"The revolution that is needed in South African football will come in bits and pieces." This was the prediction of former Bafana Bafana coach Carlos Alberto Parreira, who insisted: "It might take a while, but it will happen."
"The most important thing," he emphasised, "is that it must start at grass roots, with development. South Africa must be competitive in youth championships and they must qualify for the youth World Cups." Although the Brazilian was held in high esteem, his words were widely dismissed as the reaction of a coach who had fully realised the extent of the difficulties he had inherited in leading South Africa to the Promised Land.
Yet although Parreira and Bafana Bafana have since parted ways, the revolution he spoke of is finally taking shape - sure enough, in "bits and pieces" - after the South African U-20 side qualified for the FIFA U-20 World Cup in Egypt. Such has been their progress that bold statements are already being made about these U-20 hopefuls, with some pundits even predicting they could prove to be a ‘golden generation'.
While such adulation is undoubtedly flattering, it will be these youngsters' performances at Egypt 2009 that will determine whether these predictions are affirmed, or instead underscore that a long road lies ahead. South Africa's U-20 coach Serame Letsoaka, for his part, is wary of heaping too much pressure on a side that thrives in the role of underdog. "We are a good side," he told FIFA.com. "But it's always good when we go to these tournaments as underdogs. That way we can surprise people."
Letsoaka's side are, however, unlikely to surprise anyone who saw them produce a near-flawless campaign at the recent African Championships in Rwanda. With the young South Africans still riding a wave of euphoria that followed that semi-final finish, the focus is already turning to which of Letsoaka's charges might come in handy for the senior side.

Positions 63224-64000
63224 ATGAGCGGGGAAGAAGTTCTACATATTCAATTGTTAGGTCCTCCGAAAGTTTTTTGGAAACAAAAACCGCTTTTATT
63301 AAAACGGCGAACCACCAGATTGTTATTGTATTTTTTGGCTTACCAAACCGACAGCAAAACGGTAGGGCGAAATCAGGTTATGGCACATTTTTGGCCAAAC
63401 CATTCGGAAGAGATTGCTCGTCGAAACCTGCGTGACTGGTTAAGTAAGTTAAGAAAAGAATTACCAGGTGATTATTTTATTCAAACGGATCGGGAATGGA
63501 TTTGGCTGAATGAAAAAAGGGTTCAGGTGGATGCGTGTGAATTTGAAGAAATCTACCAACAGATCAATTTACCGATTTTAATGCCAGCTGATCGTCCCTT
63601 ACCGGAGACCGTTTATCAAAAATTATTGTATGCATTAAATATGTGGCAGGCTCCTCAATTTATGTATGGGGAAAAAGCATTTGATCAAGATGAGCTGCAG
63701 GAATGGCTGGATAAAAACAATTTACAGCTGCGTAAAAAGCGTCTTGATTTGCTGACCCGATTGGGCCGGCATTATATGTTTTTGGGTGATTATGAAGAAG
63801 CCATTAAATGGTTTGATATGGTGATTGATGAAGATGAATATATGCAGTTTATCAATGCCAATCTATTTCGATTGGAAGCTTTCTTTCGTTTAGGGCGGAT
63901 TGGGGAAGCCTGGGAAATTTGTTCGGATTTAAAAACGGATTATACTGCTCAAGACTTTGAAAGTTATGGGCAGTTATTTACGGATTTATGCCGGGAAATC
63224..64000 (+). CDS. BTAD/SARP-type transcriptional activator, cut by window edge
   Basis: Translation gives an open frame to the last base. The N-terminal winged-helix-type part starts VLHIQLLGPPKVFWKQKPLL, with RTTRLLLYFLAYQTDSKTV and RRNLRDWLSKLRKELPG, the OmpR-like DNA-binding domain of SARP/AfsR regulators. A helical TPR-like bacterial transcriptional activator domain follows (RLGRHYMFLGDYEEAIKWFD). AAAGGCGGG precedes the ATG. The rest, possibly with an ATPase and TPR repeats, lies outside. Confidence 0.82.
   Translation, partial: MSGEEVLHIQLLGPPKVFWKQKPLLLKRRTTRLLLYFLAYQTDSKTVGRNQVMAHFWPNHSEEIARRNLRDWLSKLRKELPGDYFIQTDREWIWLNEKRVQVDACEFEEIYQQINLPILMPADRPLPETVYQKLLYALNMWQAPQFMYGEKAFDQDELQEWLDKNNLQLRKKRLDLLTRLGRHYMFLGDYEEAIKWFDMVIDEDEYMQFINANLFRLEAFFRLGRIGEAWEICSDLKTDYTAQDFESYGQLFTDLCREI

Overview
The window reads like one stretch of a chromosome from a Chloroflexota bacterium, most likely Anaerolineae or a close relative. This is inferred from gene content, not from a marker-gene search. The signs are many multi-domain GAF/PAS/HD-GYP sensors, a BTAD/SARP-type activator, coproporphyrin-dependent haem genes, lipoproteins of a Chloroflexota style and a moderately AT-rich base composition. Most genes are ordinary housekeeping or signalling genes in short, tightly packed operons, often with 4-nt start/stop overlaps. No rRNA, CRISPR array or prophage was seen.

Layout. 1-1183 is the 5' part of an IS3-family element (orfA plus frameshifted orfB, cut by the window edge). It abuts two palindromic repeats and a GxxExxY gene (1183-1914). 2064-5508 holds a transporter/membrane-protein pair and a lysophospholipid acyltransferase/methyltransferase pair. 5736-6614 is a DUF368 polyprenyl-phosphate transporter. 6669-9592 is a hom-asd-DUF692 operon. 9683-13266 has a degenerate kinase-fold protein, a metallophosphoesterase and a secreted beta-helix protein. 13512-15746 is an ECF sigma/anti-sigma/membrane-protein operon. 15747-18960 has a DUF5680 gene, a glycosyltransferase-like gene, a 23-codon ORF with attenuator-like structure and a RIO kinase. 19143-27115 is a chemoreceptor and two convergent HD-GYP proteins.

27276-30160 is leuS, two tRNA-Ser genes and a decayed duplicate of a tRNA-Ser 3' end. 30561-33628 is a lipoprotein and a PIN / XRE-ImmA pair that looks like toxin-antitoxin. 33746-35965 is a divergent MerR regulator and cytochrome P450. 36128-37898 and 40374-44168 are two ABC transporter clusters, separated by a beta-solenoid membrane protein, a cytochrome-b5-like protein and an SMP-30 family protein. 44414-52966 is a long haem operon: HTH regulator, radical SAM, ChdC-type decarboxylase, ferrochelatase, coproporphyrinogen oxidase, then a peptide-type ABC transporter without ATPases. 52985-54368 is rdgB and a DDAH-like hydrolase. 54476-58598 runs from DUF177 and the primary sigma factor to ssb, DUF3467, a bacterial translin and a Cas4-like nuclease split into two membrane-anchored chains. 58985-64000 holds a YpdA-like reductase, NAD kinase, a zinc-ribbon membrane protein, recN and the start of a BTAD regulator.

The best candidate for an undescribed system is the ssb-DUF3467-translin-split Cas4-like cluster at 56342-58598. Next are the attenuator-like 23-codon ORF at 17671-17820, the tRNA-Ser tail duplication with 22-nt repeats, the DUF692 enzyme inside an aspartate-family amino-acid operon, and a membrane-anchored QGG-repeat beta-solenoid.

South Africa coach Joel Santana is certainly well aware of some of the players who have been star performers for the U-20s, such as Ramahlwe Mphahele, Phumelele Bhengu and the enterprising Masibusane Zongo. The task at hand for these players in Egypt is to prove to Santana and the wider world that they have what it takes to compete at the very highest level.
The current fuss is understandable though, especially as South Africa's U-20 team had travelled to the continental finals Rwanda without fanfare, carrying a reputation for inconsistency. What Letsoaka had to do was to instil confidence within a group of players to whom victories had become increasingly hard to come by.
That he succeeded in doing might be considered unremarkable in some nations, but a look at the history books shows why it has caused such a hullabaloo in South Africa. You need to look all the way back to 1997, after all, for the last time a South African side qualified for the FIFA U-20 World Cup, then known as the FIFA World Youth Championship.
It was in that tournament that a certain youngster with an eye for goal and a larger than life personality by the name of Benni McCarthy burst on to the scene, with this erstwhile unknown Cape Flats-born striker finishing as one of the best players in the tournament. The question now: will another South African star be born at Egypt 2009?
"We have exciting players," said Letsoaka. "I'm sure they want to lift their hands up and persuade the senior team coach that they are ready for the big stage."